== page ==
Of all the teams in Spain, Deportivo still hold a little place close to my heart.
From their Leicester-like rise in the late nineties to clinch the La Liga title for the first and only time in the 99/00 season (same season Atletico were relegated), the club have fallen down the ranks in recent years and now occupy the Spanish Segunda Division B.
The Riazor was a fortress at one point, just over 32,000 fans packing it to the rafters on scorching Spanish nights to see Los Blanquiazules do their thing.
Roy Makaay, Diego Tristán, Bebeto, Djalminha, Donato, Mauro Silvo, Sergio, Valerón. Iconic names and fierce goalscorers in the nineties and early noughties.
But life in the Second Division B1? Surely that can’t last forever.
That’s my intention here anyway, so let’s see what we can do with Deportivo.
Best of intentions
That may, or may not, be the team that takes us out of the Second Division B – that at least being my intention and surely the board’s ambition.
Having played a 4-2-3-1 with Leicester for the last few months (though starting to vary things now in the Premier League), I’m curious to see if my approach with the Foxes can adapt to life in Spain.
If not, the plan is a 4-3-3 wide setup, a DMC in front of the back four, get a solid DLP and BBM in the middle with two pacey wingers and a solid goalscorer up top.
The board have a few things on their mind, starting with hitting up the youth option as money is tight around the Riazor so there’s a leaning towards U23 signings.
Wage budgets have to come in to play and with my contract costing a staggering four grand a week, the wallet will also be tight. By the end of the season we need to win the league, then work on repairing the club’s financial damage.
After that, it’s building towards getting out of the second division entirely but it’s looking like I’ve got four years to do that much.
A late start
While we’re used to seeing life in England start fairly early, those languishing in the Spanish Second Division B1 (I’m Group A) don’t really have to get out of bed until 18 October.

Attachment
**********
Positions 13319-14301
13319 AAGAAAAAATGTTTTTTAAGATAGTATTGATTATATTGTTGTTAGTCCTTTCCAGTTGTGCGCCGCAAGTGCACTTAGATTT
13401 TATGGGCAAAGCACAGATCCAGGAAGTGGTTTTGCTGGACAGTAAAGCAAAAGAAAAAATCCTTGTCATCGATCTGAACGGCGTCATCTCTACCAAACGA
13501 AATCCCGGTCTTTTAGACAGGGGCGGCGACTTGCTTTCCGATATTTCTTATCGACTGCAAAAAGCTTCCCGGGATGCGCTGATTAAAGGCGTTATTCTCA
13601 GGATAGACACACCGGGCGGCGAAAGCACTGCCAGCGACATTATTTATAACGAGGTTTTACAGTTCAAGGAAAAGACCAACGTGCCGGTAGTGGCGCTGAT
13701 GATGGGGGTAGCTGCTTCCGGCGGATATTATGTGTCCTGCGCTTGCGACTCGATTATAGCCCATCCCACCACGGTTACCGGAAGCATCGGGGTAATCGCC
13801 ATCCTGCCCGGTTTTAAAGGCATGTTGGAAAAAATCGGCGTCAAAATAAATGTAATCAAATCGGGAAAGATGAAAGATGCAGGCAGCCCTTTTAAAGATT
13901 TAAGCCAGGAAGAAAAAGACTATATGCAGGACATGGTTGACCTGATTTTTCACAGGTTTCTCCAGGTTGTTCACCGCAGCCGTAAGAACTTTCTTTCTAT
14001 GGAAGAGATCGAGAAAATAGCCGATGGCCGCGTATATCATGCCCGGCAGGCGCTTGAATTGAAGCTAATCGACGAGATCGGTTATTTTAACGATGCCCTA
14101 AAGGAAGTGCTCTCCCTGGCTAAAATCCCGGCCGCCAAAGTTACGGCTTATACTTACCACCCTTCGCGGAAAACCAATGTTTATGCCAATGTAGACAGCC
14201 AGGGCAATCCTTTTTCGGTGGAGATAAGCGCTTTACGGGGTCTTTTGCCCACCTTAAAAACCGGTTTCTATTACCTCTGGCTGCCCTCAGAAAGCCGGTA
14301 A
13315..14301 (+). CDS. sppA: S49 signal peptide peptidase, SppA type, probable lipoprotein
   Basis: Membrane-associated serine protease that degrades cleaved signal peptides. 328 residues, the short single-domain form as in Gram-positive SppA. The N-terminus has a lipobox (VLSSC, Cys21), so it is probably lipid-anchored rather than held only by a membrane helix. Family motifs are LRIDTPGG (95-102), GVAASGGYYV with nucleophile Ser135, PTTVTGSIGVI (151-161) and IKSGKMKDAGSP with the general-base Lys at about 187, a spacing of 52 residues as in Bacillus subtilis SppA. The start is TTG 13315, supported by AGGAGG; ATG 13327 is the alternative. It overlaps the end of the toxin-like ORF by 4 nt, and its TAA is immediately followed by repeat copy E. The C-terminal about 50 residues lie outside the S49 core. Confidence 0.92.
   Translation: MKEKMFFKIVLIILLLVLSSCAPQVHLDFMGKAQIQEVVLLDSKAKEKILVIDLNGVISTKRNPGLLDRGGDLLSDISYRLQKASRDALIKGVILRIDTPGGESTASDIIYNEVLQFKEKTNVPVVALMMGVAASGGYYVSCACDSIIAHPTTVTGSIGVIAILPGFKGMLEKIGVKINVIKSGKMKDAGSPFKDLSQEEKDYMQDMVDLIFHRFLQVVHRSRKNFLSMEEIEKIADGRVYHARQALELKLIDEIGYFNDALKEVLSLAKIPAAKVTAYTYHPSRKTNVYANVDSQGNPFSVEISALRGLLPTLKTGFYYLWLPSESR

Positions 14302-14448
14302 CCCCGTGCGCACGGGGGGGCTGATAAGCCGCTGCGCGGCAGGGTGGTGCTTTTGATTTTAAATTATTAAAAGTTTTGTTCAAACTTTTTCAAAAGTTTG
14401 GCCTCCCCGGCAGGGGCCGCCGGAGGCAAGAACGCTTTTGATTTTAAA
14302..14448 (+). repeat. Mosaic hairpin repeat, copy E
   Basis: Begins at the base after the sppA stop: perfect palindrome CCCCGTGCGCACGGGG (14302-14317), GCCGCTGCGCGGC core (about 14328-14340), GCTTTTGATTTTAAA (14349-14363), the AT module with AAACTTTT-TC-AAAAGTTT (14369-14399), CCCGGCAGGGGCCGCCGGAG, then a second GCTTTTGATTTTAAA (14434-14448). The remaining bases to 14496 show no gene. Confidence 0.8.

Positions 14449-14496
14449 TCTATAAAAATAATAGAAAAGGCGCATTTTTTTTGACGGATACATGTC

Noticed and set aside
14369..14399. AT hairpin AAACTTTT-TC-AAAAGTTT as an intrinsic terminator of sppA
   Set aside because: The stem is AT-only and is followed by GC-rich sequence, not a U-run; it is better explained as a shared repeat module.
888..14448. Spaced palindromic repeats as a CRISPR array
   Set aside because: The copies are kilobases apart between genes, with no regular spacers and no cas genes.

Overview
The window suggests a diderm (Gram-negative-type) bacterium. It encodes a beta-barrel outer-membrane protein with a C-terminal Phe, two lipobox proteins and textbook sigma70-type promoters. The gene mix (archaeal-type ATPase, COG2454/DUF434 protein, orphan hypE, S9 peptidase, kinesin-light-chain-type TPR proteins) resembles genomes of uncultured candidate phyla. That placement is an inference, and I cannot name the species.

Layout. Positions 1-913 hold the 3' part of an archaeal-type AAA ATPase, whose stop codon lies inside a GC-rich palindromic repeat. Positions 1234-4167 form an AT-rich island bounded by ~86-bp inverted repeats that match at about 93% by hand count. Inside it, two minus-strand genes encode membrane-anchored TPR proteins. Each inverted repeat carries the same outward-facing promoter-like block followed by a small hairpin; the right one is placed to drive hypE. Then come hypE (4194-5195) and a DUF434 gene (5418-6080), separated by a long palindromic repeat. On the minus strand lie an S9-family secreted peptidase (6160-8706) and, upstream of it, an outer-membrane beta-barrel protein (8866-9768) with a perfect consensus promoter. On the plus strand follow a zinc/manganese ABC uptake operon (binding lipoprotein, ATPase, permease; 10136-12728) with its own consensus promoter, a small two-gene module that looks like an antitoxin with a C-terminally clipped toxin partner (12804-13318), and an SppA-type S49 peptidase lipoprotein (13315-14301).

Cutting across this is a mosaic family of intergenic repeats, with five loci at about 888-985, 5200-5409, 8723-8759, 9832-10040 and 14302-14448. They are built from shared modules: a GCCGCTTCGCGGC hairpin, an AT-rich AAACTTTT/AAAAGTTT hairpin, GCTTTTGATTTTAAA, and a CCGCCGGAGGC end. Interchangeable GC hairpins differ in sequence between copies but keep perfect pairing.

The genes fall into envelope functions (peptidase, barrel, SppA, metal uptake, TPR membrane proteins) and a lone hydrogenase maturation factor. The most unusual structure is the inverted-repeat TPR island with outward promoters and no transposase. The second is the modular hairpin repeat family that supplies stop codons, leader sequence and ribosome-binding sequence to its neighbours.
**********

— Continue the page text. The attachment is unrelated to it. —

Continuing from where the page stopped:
I’ve opted for an August start, giving me four friendlies and a testimonial to carry me through mid-September to mid-October.
Despite winning the Segunda Dvision as recently as 2012, finishing runners up again two seasons later, the best the’ve been able to manage in the Segunda Division B was as runners-up in 1981. It’s time to restore some glory to Deportivo.
To do that, we’ve got to get through the group stage, playoff/promotion stage.
We’ve got 18 games between October and February, at which stage teams placed 1-3rd in the group hit the promotion stage, with 4-6 going into a playoff. But with five groups of 20-odd teams each, that’s a hundred teams vying for a promotion place. Those promotion games get underway in March, leading to the play-offs with the top two teams promoted to the Segunda Division.
Sure, Deportivo are favourites, looking to bounce back from the humiliation of relegation at the end of the 19/20 season, but nothing is written in stone. In the real world, Deportivo sniffing around the playoff spots as Celta Vigo B, Unionistas and Zamora currently lead the way. Home form is on their side but with two wins from nine on the road, there’s work to do away from home.
Given the top placed prediction, it’s not surprising to see a few blue dots knocking around the media dream eleven. As squad rules go, there may be changes.
For this season, I’ve got a squad size cap of 22 – it’s currently 16. 14 of those are outfield players, with a limit of 20 and when it comes to over-23 players, the max is sixteen, with 12 currently part of the squad. That means that youth, or at least young players, are definitely going to be a factor here.
We’ve got €11m in the bank, €1.7m of a transfer budget and a wage budget of €134k – of which we’re about €500 over. Adios fat cats.
There’s six of the squad over 30, including Alex Bergantinos who gets a testimonial ahead of the season opener.
It may be a case of reducing the transfer budget and upping the wage budget to work a few loan moves into the squad if I can convince a few heads to take a season out in the lower-tiers of Spanish football.
But with good weather, guaranteed crowds and life on the continent, what’s not to love.
We’ve got 69 days to go to the start of the season so let’s see what happens.
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